I can understand your concerns, however you can still buy this property. The seller has contracted to buy the property and from what I understand completion of that purchase is due shortly – it may have even already taken place, however I have not yet had this confirmed by the seller’s solicitor. The fact that the seller has contracted to buy the property means that he is legally committed to buy the property – and the seller is legally committed to sell the property. Your seller, therefore, is able to sell the property to you and you are able to buy the property. Foxtons haven’t misled you – they were quite correct in marketing the property and arranging the sale, as the seller is legally entitled to sell the property to you. We are just waiting for the formal paperwork and confirmation from the seller’s solicitor.
You haven’t incurred any losses because the transaction is still proceeding, the seller is still selling the property to you (and is able to sell the property to you).
"""and then"""
Completion of the seller’s contract on this flat is actually on Monday 7th December, next Monday. At that time he will be the legal owner of the property.
"""Correct me if I'm wrong, but to me these are 2 contradicting statements.Also, as I mentioned before, I was very clear and explicit about the fact that I would only proceed with the loan arrangements once the vendor completes their transaction.The way I'm reading the above is that the vendor clearly wasn't anywhere near completing their transaction on Oct 15, which is when Foxtons confirmed that they had completed.Does the above prevent me from complaining about Foxtons to Trading Standards?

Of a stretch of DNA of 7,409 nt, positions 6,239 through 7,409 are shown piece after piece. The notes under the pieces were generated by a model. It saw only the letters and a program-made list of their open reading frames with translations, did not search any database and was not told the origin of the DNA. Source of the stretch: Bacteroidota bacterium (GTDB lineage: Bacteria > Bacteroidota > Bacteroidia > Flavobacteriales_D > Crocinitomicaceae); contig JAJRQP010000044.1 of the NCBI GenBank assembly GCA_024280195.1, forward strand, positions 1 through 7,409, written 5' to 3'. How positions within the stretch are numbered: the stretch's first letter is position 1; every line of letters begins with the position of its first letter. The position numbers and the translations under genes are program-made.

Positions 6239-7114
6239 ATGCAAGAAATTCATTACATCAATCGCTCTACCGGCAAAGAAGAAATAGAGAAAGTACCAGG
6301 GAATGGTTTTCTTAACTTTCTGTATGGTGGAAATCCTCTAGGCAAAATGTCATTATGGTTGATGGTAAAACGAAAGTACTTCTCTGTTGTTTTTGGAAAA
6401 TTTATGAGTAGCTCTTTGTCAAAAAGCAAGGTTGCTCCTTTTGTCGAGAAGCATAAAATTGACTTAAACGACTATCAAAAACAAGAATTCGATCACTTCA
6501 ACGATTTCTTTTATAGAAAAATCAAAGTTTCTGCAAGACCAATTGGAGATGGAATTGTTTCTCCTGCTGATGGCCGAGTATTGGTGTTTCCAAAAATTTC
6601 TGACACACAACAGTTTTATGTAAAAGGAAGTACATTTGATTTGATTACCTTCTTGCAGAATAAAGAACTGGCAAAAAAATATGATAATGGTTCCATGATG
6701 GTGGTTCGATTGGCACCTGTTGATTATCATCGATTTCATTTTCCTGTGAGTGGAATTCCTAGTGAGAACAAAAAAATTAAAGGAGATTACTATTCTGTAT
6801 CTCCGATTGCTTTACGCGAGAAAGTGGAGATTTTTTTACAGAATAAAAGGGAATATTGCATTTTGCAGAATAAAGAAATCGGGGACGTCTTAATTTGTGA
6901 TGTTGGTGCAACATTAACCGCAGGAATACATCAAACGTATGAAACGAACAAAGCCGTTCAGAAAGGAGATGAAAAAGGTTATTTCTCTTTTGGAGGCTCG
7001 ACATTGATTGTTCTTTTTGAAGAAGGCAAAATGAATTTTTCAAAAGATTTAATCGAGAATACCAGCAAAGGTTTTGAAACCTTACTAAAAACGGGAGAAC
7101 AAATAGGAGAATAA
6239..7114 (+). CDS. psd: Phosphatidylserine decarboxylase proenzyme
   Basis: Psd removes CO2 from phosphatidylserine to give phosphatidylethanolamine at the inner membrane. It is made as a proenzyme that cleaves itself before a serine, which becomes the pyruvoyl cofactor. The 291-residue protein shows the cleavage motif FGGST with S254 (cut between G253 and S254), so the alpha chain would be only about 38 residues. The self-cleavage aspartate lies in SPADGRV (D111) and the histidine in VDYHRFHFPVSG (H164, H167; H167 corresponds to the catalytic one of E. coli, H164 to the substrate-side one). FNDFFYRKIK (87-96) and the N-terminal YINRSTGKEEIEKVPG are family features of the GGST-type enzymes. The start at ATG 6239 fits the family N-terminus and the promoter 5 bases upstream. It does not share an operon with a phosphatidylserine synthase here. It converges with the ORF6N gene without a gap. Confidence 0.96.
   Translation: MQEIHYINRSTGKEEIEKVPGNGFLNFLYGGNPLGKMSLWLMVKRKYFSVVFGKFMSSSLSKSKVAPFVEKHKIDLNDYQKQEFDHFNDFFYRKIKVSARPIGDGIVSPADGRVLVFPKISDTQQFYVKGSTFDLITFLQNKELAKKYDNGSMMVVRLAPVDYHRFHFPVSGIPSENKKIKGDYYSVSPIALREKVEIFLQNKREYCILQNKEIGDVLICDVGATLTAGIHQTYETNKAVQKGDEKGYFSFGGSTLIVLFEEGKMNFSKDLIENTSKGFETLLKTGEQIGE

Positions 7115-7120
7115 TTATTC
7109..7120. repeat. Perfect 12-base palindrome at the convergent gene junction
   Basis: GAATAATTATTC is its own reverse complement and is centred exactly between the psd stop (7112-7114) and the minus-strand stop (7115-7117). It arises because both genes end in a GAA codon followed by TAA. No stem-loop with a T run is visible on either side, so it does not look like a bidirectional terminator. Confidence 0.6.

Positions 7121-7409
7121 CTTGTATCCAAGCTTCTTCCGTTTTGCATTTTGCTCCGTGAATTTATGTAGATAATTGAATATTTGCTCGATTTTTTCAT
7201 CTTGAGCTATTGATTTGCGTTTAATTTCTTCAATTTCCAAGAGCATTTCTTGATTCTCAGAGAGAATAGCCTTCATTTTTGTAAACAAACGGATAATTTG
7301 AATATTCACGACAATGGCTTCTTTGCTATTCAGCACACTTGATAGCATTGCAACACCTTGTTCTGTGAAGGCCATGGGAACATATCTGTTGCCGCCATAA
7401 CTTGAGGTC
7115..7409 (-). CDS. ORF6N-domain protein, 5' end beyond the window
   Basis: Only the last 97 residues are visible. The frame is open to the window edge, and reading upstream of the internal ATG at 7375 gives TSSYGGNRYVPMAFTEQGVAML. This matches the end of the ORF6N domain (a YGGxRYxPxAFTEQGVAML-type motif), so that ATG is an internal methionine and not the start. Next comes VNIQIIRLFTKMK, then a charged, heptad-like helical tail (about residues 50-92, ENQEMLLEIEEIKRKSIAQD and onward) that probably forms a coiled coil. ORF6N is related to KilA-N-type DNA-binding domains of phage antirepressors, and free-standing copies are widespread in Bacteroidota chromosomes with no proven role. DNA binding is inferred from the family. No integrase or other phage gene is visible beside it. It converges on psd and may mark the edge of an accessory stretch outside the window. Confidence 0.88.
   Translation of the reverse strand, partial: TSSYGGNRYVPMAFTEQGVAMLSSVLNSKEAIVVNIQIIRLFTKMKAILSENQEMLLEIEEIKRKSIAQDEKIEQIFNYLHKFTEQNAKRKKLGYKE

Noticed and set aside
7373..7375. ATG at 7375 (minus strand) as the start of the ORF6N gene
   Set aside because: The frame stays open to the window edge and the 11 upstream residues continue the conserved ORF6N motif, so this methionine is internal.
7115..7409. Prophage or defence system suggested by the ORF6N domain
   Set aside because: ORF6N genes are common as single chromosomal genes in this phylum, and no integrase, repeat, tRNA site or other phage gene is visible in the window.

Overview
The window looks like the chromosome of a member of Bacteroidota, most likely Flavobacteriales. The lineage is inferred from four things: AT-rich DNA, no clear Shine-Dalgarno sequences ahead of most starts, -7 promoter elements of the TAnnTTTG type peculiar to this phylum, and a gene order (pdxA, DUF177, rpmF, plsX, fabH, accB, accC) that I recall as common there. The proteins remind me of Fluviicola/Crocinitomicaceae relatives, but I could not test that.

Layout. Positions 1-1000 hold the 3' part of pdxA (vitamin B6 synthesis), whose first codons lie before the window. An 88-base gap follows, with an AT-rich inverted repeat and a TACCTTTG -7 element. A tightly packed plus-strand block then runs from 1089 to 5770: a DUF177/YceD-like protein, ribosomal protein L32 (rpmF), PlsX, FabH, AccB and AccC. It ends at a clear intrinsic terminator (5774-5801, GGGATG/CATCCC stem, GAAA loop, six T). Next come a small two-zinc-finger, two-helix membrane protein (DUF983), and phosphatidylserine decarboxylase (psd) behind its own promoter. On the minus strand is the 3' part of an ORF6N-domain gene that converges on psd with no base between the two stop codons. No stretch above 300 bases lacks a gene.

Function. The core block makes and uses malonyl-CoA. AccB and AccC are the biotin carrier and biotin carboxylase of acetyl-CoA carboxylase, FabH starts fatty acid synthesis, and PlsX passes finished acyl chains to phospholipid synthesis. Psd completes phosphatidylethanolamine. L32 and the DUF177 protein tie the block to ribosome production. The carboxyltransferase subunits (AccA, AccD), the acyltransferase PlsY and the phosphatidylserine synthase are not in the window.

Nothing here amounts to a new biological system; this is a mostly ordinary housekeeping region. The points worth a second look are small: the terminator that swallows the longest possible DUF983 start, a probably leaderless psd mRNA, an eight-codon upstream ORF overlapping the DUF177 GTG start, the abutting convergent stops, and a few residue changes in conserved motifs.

Customer: replied 1 year ago.
Ah, didn't mean to reveal the agency's name there, sorry.
Expert:  Alex J. replied 1 year ago.
Thank you.
The solicitor does have a point and the reason why is you are protected by an implied condition of the contract that the property is sold with "full title guarantee". Your solicitor would not let you complete if this guarantee was excluded or limited - without advising you.
You mentioned that Foxtons actually said the property had completed its sale to the your vendor. If that is the case they may have misled, but the fact that the seller did not own the property did not mean they were wrong to market it. The potential wrong doing was misleading you - so you have to ask yourself did you tell them you would not proceed unless the vendor owned the property and therefore did they mislead you into proceed under a misrepresented set of facts? If the answer is yes, then I would still consider a complaint to trading standards. I would caveat this though and say your solicitor has all the facts and documents so I am slightly reluctant to contradict another professional who has more information than I. That said a complaint to Trading Standards will not cost you anything but time.
Kind regards
AJ
Alex J. and other Property Law Specialists are ready to help you